Penn Professor Amy Wax, Under Fire for Speaking ‘Hate’ Facts, Receives Academic Courage Award

Truth trumps feelings.

By William M Briggs Published on April 14, 2018

Penn Law Professor Amy Wax has been charged with spreading hate facts. Few modern crimes are more detestable to our elites, which is why a swift and predictable reaction against Wax has begun.

In August 2017 Wax published an editorial in the Philadelphia Inquirer in which she spoke forbidden truths. Many of our culture’s “maladies,” she said, are caused by “the breakdown of the country’s bourgeois culture.” We could “significantly reduce society’s pathologies” if we embraced traditional values. She went on:

Get married before you have children and strive to stay married for their sake. Get the education you need for gainful employment, work hard, and avoid idleness. Go the extra mile for your employer or client. Be a patriot, ready to serve the country. Be neighborly, civic-minded, and charitable. Avoid coarse language in public. Be respectful of authority. Eschew substance abuse and crime.

These hateful words were noticed at Penn, which forced a spokesperson to issue a statement. “The views expressed in the article are those of the individual authors. They are not a statement of Penn Law’s values or institutional policies.”

The spokesperson did not say what Penn Law’s values were.

Somebody’s Knocking at the Door

Wax might have got away with her crime if she had stopped there. She did not. She went on to hate-notice that with respect to immigration, “Everyone wants to go to countries ruled by white Europeans.”

The Black Law Student Association sprang into action. They discovered an interview in which Wax said:

“I don’t think I’ve ever seen a black student graduate in the top quarter of the [Penn Law School] class and rarely, rarely in the top half,” Wax said of her belief of the downside of affirmative action in universities. “I can think of one or two students who’ve graduated in the top half of my required first year course.”

“Outrage,” that ubiquitous emotion, was the reaction. A petition said Wax’s figures were “false and deeply offensive.”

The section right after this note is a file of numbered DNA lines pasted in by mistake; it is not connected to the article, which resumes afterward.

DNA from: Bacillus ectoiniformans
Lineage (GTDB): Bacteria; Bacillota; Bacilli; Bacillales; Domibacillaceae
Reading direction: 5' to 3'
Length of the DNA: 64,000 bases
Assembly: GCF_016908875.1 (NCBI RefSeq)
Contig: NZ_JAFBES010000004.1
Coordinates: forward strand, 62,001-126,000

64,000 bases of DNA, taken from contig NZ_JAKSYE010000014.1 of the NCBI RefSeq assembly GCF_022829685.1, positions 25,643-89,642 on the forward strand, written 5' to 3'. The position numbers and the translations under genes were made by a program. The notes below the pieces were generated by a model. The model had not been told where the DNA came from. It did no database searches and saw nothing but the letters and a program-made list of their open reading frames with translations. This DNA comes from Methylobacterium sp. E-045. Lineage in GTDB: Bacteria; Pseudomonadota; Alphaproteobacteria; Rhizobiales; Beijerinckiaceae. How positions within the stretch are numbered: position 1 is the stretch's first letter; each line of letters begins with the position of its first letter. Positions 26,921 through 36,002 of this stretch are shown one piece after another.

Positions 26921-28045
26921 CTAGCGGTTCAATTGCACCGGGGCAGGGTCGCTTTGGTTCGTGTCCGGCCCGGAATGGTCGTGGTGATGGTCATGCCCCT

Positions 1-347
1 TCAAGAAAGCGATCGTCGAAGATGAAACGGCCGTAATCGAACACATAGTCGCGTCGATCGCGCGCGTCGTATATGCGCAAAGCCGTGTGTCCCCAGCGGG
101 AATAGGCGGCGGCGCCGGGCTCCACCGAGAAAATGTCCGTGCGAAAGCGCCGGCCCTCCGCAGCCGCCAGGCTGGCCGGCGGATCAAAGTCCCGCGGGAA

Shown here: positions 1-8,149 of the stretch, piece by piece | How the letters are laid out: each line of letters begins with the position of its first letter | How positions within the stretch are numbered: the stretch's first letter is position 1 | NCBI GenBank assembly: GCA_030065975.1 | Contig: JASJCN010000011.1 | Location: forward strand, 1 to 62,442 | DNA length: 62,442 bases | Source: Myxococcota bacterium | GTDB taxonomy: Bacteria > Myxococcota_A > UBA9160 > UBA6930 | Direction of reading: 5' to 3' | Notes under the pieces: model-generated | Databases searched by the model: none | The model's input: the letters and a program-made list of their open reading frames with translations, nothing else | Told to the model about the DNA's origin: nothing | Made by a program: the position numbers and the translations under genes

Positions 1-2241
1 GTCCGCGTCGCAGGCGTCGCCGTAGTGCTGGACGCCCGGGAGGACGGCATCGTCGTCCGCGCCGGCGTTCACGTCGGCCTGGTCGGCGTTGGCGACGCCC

Brave Cowardice

Wax’s serial hate facts were obvious even to the meanest intelligence. This included the intelligence of Ted Ruger, the Dean of the Law School. He decided punishment was in order. He charged that Wax “transgress[ed] the policy that student grades are confidential” and that Wax used “her access to those Penn Law students who are required to be in her class to further her scholarly ends without students’ permission.”

Ruger then forbade Wax from teaching her first-year course.

Wax did not reveal any student’s grade, nor did she use her access without permission to “further her scholarly ends.” No one produced official figures to rebut Wax’s claim. But hate facts are hate facts and their use cannot go unpunished lest others are encouraged to speak them.

Ruger probably hoped his punitive acts would silence Wax. He was wrong.

She later wrote in the Wall Street Journal that a “reason measures of academic performance are hard to ignore is that students often expect equality of results and — especially in our identity-conscious world — issue loud demands for equality in group outcomes. When that doesn’t happen, frustration and disappointment ensue, followed by charges of racism, sexism and other forms of discrimination.”

One of Wax’s supporters wrote to her, stating, “The facts about the comparative performance of the different groups on [for example] the bar, medical boards, SATs, MCATs, LSATs etc. are well-established. Viewing these facts as offensive will not make them go away.”

A Scholarly Response

The National Association of Scholars recognized Wax’s efforts and on Thursday night at the offices of First Things in New York city presented to her the Peter Shaw Award “for her courage in the face of continued harassment for speaking uncomfortable truths.”

Wax noted in her acceptance speech that, although she is receiving massive encouragement from the public, all but a few of her fellow Penn professors have abandoned her. One or two expressed sympathy, but “did not want to go on the record.”

One man did go on record. This was University of Pennsylvania Trustee Emeritus and major donor Paul Levy. Make that ex-Trustee and ex-donor. Levy wrote to Penn President Amy Gutmann, “Preventing Wax from teaching first-year students doesn’t right academic or social wrongs. Rather, you are suppressing what is crucial to the liberal educational project: open, robust and critical debate over differing views of important social issues.”

Levy resigned his board seats. Wax is still employed by Penn and has no plans to back down from the fight. You can help her cause by spreading the word and forwarding this article to your friends, especially those in academia.

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